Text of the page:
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Monday, June 29, 2009

Saudi Vice, episode 28: Helping kids can be a crime


In the magic kingdom of Saudi Arabia, one can never be too careful in avoiding sin. Even acts that might look like they are laudatory may in fact just be fronts for perverted actions, and it is better to stay on the safe side rather than risk doing something awful...like Khilwa.

Khilwa, of course, is the illegal seclusion of a man and a woman, and something that our heroes, the Saudi Commission for the Promotion of Virtue and Prevention of Vice, is highly attuned to. Even the faintest odor of khilwa can cause the religious police to swoop down and take charge - in the name of protecting the innocent girl, of course.

From the Saudi Gazette:
The former neighbor of two homeless girls and their brother who he took into his home while attempting to find them suitable care through official channels has described his dismay at facing a month in prison after the Commission for Promotion of Virtue and Prevention of Vice (Hai’a) charged him with khilwa, or illegal seclusion with non-related members of the opposite sex.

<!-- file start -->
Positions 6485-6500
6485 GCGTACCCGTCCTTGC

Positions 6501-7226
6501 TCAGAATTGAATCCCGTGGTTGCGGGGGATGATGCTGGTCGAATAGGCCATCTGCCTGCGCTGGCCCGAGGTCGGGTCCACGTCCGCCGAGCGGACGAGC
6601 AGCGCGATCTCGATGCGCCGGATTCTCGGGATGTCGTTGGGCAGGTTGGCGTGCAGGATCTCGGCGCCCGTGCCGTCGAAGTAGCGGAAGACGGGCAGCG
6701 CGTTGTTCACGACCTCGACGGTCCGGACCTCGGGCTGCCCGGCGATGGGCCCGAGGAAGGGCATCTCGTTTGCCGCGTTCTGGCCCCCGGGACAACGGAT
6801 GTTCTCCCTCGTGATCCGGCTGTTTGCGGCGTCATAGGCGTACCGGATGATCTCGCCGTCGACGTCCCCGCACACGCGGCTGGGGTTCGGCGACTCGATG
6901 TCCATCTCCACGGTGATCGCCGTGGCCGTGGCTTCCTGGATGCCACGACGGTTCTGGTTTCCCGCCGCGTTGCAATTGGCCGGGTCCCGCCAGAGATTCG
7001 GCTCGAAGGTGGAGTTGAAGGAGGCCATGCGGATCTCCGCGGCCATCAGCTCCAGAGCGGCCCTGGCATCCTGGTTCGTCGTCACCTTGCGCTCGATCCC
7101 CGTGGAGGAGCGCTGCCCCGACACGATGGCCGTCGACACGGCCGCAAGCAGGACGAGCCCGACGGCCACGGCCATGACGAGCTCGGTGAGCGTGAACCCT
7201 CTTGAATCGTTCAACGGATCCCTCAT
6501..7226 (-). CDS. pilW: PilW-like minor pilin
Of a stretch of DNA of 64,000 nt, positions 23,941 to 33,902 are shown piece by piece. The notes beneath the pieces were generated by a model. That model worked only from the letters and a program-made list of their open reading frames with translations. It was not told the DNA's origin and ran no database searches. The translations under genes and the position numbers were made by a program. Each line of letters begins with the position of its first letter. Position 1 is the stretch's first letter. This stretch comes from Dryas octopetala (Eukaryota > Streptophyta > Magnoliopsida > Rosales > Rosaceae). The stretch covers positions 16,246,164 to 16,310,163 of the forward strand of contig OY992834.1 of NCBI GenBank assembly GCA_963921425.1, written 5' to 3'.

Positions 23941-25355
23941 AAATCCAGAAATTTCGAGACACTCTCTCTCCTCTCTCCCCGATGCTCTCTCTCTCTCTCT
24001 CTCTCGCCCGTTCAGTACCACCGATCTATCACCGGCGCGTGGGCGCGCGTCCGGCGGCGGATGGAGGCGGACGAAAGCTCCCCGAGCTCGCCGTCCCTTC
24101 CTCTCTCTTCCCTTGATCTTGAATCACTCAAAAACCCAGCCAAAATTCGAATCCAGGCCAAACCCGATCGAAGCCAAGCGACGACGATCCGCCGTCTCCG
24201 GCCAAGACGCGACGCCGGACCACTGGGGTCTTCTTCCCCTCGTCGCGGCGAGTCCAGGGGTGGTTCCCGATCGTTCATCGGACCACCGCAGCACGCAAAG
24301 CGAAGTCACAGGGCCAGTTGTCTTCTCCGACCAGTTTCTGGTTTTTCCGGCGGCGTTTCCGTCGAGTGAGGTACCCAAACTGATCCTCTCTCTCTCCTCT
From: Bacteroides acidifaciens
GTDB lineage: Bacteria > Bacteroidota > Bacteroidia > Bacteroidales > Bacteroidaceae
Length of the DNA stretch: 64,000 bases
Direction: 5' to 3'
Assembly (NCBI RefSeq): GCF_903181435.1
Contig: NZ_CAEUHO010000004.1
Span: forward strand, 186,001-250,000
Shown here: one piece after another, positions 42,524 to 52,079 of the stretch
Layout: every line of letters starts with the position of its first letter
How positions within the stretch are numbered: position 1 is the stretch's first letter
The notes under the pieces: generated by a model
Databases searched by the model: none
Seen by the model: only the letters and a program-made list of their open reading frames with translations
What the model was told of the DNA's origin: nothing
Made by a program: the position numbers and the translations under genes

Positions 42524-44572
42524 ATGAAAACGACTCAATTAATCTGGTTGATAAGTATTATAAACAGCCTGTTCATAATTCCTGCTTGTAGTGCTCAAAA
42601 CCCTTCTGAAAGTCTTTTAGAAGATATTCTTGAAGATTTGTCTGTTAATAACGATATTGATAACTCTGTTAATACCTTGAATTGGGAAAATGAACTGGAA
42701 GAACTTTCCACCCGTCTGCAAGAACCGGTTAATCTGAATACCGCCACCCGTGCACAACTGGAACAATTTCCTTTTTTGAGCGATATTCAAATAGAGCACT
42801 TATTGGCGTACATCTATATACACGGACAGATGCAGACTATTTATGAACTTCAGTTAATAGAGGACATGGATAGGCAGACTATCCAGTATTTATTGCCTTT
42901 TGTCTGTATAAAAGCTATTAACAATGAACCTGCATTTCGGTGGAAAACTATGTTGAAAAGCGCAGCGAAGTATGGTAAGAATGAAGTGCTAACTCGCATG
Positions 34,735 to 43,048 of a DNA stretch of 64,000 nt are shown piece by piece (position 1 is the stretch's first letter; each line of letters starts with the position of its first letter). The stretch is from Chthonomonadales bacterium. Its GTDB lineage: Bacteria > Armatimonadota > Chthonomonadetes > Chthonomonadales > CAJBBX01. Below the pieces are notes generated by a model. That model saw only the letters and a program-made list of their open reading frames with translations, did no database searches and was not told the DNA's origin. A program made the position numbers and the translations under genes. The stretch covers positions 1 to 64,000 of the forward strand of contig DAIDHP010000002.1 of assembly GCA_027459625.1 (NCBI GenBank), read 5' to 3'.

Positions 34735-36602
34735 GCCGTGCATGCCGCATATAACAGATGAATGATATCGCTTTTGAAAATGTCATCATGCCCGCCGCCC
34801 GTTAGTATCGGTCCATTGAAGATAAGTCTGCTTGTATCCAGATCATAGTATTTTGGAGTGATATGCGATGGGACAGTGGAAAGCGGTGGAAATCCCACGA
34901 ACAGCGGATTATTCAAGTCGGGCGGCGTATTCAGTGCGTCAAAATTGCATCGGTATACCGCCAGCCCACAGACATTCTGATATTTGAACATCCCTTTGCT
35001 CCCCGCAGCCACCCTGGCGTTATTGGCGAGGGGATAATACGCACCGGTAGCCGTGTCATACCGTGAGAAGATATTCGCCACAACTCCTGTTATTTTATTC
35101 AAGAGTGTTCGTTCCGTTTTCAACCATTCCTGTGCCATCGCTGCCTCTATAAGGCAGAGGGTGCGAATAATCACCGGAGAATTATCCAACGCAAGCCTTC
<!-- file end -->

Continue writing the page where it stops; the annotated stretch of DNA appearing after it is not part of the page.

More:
“It is ironic that I now face a month in prison after the Hai’a arrested me for being in illicit seclusion with the girls,” said the former neighbor of the 13 and 14-year-old girls and their nine-year-old brother. “The case is still being looked into by a court in Makkah.”

The children had been living on the street after being abandoned by the uncle in whose custody they had been placed following their father’s imprisonment and their mother’s remarriage, until their former neighbor saw their plight and took them into his home with his own family while the Ministry of Social Affairs resolved the issue.

He has now spent nearly a year trying to resolve the situation through the Ministry of Social Affairs, the Committee for the Care of Prisoners, and Makkah’s Social Protection Home.

An official from Makkah Social Affairs, which has taken up the case, said the children had been subjected to violence by their uncle, and that an application for urgent shelter had been submitted to the Ministry of Social Affairs.
Indeed, from the Commission's perspective, it is far safer for two teenage girls to live on the street than to be taken into the house of a caring neighbor. Because that neighbor could be a pervert.

You might ask, who has such a twisted mind as to even consider that the girls could be molested by their neighbor? The answer, again, lies with our heroes, who only have the best interests of the girls at heart. If they can imagine it with their clean Koranic minds, it must be true.